SUSQUHANNA COUNTY (WBRE/WYOU) — Online connectivity is part of life for most people in the 21st century. But for some, the World Wide Web loads very slowly.
Rural areas in northeast and central Pennsylvania have been using the internet slowly for decades. That could change with billions of federal dollars.
The infrastructure bill could be a real boost as we struggle to watch our favorite movie or wait for a video to load on YouTube or just shop online as well as for students doing their homework or take an online course.
We are all connected through our cell phones and computers, thanks to the Internet. How we surf the web and how quickly it loads depends on the connection.
“When we closed for that brief time, there was a big hurdle for those who didn’t have consistent or reliable connectivity. So when we were forced into this mode, it was a very difficult time,” Elk Lake High School Principal John Warnero said.
Warnaro says in-person learning could not be duplicated online during the height of the pandemic, with students not having access to the same materials.
“The most important part of education, the human interaction, the social interaction with our students. So being in this building is the most important part of education,” Warnero said.
“The cables companies use today certainly don’t have the speed we need for e-learning. They should replace much of the existing infrastructure with fiber,” said Reed Corby, IT infrastructure specialist for the Elk Lake School District.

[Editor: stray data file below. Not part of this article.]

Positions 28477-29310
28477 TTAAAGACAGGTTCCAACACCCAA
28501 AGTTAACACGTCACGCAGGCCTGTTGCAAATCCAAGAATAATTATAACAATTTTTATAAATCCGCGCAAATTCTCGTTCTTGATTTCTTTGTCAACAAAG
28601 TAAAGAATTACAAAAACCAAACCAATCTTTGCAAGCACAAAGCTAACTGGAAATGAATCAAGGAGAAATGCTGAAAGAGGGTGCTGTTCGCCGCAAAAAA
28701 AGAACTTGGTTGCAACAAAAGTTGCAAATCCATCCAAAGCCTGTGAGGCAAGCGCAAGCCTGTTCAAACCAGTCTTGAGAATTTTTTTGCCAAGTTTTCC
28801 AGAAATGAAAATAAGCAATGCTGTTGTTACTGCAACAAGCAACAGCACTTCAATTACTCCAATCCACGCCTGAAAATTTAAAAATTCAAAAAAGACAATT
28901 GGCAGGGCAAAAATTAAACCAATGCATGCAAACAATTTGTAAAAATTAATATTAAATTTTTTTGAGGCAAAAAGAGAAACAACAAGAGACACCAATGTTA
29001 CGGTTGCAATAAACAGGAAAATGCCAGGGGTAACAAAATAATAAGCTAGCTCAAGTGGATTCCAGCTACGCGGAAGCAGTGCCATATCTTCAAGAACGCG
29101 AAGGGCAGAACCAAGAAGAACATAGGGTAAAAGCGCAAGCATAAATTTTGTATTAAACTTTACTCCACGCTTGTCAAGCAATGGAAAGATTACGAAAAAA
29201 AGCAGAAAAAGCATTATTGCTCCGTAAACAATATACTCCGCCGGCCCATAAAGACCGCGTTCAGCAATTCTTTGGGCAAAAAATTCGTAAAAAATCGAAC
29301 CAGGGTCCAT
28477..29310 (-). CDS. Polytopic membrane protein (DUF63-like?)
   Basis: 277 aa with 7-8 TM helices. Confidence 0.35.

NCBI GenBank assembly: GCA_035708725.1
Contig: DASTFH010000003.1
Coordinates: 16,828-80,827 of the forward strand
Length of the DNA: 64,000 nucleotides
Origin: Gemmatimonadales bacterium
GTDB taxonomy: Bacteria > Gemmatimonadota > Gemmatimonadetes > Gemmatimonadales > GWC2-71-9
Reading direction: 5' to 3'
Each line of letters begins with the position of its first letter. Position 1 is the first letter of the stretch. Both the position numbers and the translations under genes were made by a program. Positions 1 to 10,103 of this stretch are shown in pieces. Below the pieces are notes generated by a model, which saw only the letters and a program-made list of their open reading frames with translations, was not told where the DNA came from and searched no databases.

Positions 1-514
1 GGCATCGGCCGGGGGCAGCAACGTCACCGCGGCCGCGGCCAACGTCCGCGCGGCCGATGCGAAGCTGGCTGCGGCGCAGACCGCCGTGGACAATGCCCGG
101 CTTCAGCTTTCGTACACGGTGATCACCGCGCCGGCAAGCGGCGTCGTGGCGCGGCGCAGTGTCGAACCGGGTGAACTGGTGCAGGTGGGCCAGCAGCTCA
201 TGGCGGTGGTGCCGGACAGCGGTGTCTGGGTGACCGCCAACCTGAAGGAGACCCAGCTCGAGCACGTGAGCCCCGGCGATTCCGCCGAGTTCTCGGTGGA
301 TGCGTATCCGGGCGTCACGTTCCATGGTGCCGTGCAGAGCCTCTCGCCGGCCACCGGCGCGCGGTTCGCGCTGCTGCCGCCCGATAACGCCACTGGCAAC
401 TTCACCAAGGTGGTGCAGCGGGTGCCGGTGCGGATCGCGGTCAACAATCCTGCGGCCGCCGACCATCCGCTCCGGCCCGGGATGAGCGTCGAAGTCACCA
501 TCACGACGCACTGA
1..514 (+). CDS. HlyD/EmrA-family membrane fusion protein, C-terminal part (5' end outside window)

Elk Lake School District students live in rural Susquehanna County. Corby conducted a survey early in the pandemic to see if households are struggling to make a connection.
“We imagined a form where we collected all this data with the parents. And it really brought to light, you know, a lot of people in that area don’t have reliable internet,” Corby said.
The installation of optical fibers in the telephone lines would make it possible to establish a better connection.
“Single mode is thinner because it can send data over longer distances and multimode is shorter because it has higher throughput,” Corby said.
Reed describes two different types of fibers that are used. Both increase speed while using simple glass cores in its wires, compared to thicker twisted wires that weaken a signal that plagues rural areas.
“It affects education, it affects access to health care, it affects our ability to work and our ability for our small businesses to survive in the 21st century,” County Commissioner Judith Herschel said.
Herschel says the Internet has become a utility. The trillion-dollar infrastructure bill includes $65 billion to improve broadband internet in rural communities across the country. Susquehanna County invested in a multi-year feasibility study to determine where fiber optics should go.
“As for Susquehanna County, we are ready to go. Funding has been the problem,” Herschel said.
Frontier provides most broadband in Susquehanna County and beyond.
In a statement to Eyewitness News, they say, “Frontier has fiber optic expansion plans in Pennsylvania for 2022 that include the northeast portion of the Commonwealth. The service will be fiber to the premises and concert service for all past locations.
“I’m just glad it’s being taken care of now. We complained long before COVID and it brought that to light,” Herschel said.
It’s been a problem for decades. Commissioner Herschel said it: We’ve been complaining for years. He felt we had been ignored.